Many Maryland whiskey, rum and vodka distilleries are in fun historic towns or gorgeous locations. We have a map, descriptions and pictures to help you plan
Fact is modern distilling is a young industry. It died out in Maryland in the early part of the last century and they’re revving it back up in this new century.
Whiskey goes into barrels for at least three years; ten years or more for good whiskey. Here’s the quiet part out-loud — Many of Maryland’s distillers are blending their whiskey with an Indiana base while their own is tucked away aging.
However, current Maryland rye can be bourbon-sweet (Bad Alfred) or tingling with rye-spice (Sagamore). Gray Wolf has a rye that’s all-Maryland and smooth as bourbon, but it’s so limited right now that they only have half-bottle sizes.
As soon as the whiskey is barreled long enough, around the late 2020s, we’ll have some fine Maryland through-and-through rye and bourbon.
In the meantime, enjoy a beautiful day trip and have fun with it.
405 Cleat Street, Stevensville, MD 21666
- Sloop Betty Vodka
- Picaroon Rum
- Blackwater Wheated Bourbon
Blackwater Distilling is Maryland’s first modern licensed distiller, opened in 2008. Blackwater Distilling started making Sloop Betty vodka in Stevensville on Kent Island. Nothing fancy, the distillery is located in an office park. Sloop Betty went on the market in 2011 and carved out a significant slice of regional vodka sales. It’s recently expanded to rum and bourbon.
Blackwater Distilling is on Kent Island, known for its Chesapeake Bay beaches, cycling trails, crab shacks and beautiful waterfront dining. There’s also historic Stevensville with antique stores and a historic walk through the tiny town.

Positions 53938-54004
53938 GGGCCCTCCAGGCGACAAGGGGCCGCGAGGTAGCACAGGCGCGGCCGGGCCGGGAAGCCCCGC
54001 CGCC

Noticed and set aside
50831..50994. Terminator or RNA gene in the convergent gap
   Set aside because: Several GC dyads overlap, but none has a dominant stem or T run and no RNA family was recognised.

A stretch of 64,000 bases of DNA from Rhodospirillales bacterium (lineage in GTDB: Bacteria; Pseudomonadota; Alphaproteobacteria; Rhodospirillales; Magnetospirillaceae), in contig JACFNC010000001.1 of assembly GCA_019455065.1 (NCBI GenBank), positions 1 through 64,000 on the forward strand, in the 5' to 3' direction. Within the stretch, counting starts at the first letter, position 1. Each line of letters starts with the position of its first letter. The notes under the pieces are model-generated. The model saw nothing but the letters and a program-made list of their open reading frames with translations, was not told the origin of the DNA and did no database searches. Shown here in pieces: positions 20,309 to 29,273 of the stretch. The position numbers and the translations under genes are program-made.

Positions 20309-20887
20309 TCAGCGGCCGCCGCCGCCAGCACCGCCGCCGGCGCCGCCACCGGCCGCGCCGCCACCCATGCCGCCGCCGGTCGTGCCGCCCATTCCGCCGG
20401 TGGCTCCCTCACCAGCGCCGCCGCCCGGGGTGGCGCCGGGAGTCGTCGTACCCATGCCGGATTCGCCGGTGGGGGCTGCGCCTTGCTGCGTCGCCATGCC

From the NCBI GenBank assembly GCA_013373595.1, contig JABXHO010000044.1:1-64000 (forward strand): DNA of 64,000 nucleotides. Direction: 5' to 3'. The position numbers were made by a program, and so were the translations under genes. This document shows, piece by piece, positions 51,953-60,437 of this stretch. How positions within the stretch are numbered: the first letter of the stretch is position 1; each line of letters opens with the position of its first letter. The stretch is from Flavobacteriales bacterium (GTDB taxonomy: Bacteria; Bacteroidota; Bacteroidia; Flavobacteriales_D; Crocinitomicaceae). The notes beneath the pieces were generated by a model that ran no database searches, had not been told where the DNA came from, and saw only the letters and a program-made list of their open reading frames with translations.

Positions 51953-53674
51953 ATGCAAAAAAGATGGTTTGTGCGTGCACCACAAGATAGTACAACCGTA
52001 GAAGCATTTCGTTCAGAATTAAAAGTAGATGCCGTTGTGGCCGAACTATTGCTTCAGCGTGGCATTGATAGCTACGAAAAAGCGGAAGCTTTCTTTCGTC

#2 – Windon Distilling
605 S Talbot St #6, St Michaels, MD 21663
- Lyon Dark Rum
- Lyon White Rum
- Assorted flavored rums
In 2014, Windon Distilling Company started in St. Michaels, focusing on Lyon rum. An instant hit with the Chesapeake Bay boating crowd. It was Maryland’s second licensed distillery in half a century. They’ve branched out into flavored rums.
Lyon shares its distillery with Gray Wolf Sprit, which distills vodka, gin and rye. They both sell from the same storefront so you get a wide selection.
Lyon Distillery is in historic St. Michaels, Maryland. You can easily spend the weekend here. Just off Miles River, it’s a boating hub with festivals throughout the summer. The downtown features several blocks of unique boutique shopping. Restaurants range from $$$$ to the marina burger-bar. Just outside St. Michaels is the massive Chesapeake Bay Maritime Museum featuring historic boats, boat building and bay culture exhibits as well as an actual Chesapeake Bay lighthouse. And, the road cycling is easy, flat and gorgeous.
#3 – Gray Wolf Spirits
605 S. Talbot St. #6, St. Michaels, MD 21663
- Gray Wolf Rye Whiskey
- Lone Vodka
- Timber Gin
- Lobo Agave Spirit (U.S.-made tequila)
Gray Wolf craft distilling began in St. Michaels in 2016 and focuses on vodka, gin and rye. They share space with Windon Distilling, home of Lyon Rum.
Their namesake spirit is rye whiskey handcrafted from rye grain and a malted barley blend.
Lone Vodka is a neutral spirit, while Timber Gin goes beyond gin, infused with juniper, berries, lemon peels, orange peels, cardamom, peppercorn, rose hips, hibiscus and elderflower.